My action method is looping through each currency object in the model’s collection and calling updateCurrency for each. Not the most efficient way to do it in the real world, but I’m trying to keep this example simple.

Now for the JavaScript to hook it all up. Knockout isn’t dependent on any other library, but SignalR uses jQuery so I’ve now wrapped everything in a ready function. First off I’ve added an updateCurrency method to my model which finds the given currency and updates the price. This is using Knockout’s arrayFirst utilitymethod. The remaining changes set up SignalR. First I create a reference to my currency hub then start the connection to the hub. Next I set up the updateCurrency function on hub.client which is the function that will be called from the server. From this function I’m just calling the function on my model to update the correct price.

$(function () {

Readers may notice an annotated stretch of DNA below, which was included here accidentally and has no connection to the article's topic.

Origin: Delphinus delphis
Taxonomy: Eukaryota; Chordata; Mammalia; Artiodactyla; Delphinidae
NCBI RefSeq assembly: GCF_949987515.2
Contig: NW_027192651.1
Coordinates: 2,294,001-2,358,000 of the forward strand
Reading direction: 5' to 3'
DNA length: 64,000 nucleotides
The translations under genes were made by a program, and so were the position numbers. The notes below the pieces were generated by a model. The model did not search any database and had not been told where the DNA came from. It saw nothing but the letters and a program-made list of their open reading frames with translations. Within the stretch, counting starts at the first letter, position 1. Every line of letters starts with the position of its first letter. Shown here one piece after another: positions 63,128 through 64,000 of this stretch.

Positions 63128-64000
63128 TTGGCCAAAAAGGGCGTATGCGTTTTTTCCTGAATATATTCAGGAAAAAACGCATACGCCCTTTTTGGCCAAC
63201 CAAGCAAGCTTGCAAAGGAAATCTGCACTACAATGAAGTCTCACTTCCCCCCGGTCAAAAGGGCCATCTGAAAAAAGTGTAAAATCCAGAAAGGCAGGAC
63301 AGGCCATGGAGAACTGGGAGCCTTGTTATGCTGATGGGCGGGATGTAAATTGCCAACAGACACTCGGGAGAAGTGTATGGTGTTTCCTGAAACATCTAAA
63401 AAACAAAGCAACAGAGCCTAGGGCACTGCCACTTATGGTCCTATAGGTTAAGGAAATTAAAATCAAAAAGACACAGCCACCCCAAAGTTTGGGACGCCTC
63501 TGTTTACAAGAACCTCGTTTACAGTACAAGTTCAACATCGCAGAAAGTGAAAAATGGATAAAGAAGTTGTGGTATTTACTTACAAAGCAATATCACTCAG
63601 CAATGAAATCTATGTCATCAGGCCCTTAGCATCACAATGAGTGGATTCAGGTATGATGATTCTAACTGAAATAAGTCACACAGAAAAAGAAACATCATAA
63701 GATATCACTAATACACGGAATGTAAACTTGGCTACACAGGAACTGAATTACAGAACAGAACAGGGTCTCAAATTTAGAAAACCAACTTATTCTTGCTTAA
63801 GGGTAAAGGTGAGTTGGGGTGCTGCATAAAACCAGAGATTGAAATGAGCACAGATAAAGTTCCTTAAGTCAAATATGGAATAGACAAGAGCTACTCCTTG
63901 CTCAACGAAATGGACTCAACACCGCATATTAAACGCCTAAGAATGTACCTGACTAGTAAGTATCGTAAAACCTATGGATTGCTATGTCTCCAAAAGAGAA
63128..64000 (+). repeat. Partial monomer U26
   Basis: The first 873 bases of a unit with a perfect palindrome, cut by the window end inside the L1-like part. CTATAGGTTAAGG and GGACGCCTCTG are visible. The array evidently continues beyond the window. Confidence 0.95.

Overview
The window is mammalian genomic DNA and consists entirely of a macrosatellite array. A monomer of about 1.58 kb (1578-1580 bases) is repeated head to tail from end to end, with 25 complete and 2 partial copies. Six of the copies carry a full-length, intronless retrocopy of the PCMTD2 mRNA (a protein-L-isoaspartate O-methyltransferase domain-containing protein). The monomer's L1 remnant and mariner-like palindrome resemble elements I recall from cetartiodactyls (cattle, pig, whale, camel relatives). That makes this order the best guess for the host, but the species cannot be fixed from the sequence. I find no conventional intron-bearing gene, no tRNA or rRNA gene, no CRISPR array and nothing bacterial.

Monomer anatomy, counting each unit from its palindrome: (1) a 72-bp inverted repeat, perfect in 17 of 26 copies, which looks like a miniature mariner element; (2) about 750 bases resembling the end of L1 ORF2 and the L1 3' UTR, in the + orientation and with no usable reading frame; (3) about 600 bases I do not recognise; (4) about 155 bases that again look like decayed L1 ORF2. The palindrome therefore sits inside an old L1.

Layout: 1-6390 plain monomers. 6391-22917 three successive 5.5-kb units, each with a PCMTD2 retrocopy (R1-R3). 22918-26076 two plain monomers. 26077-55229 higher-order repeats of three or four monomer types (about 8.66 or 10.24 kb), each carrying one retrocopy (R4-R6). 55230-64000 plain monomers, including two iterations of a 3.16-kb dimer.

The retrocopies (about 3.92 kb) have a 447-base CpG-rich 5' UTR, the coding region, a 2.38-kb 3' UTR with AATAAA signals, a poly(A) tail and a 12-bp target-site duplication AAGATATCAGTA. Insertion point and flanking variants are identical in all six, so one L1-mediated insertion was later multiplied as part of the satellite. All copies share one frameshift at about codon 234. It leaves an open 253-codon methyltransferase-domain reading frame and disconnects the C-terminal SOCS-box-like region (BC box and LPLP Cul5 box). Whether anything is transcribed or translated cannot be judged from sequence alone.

var currentCurrencies = [
        { code: "USD", price: ko.observable(1.00000) },
        { code: "EUR", price: ko.observable(0.75103) },
        { code: "GBP", price: ko.observable(0.63163) },
        { code: "INR", price: ko.observable(53.8253) },
        { code: "AUD", price: ko.observable(0.95095) },
        { code: "CAD", price: ko.observable(1.00020) },
        { code: "ZAR", price: ko.observable(9.04965) },
        { code: "NZD", price: ko.observable(1.18616) },
        { code: "JPY", price: ko.observable(89.3339) }
    ];

    var currencyModel = function (currencies) {
        this.currencies = currencies;

        this.updateCurrency = function (code, price) {
            var currency = ko.utils.arrayFirst(this.currencies, function (currency) {
                return currency.code == code;
            });

            currency.price(price);
        };
    };

    ko.applyBindings(currencyModel(currentCurrencies));

    var hub = $.connection.currencyHub;

    $.connection.hub.start();

    hub.client.updateCurrency = function (code, price) {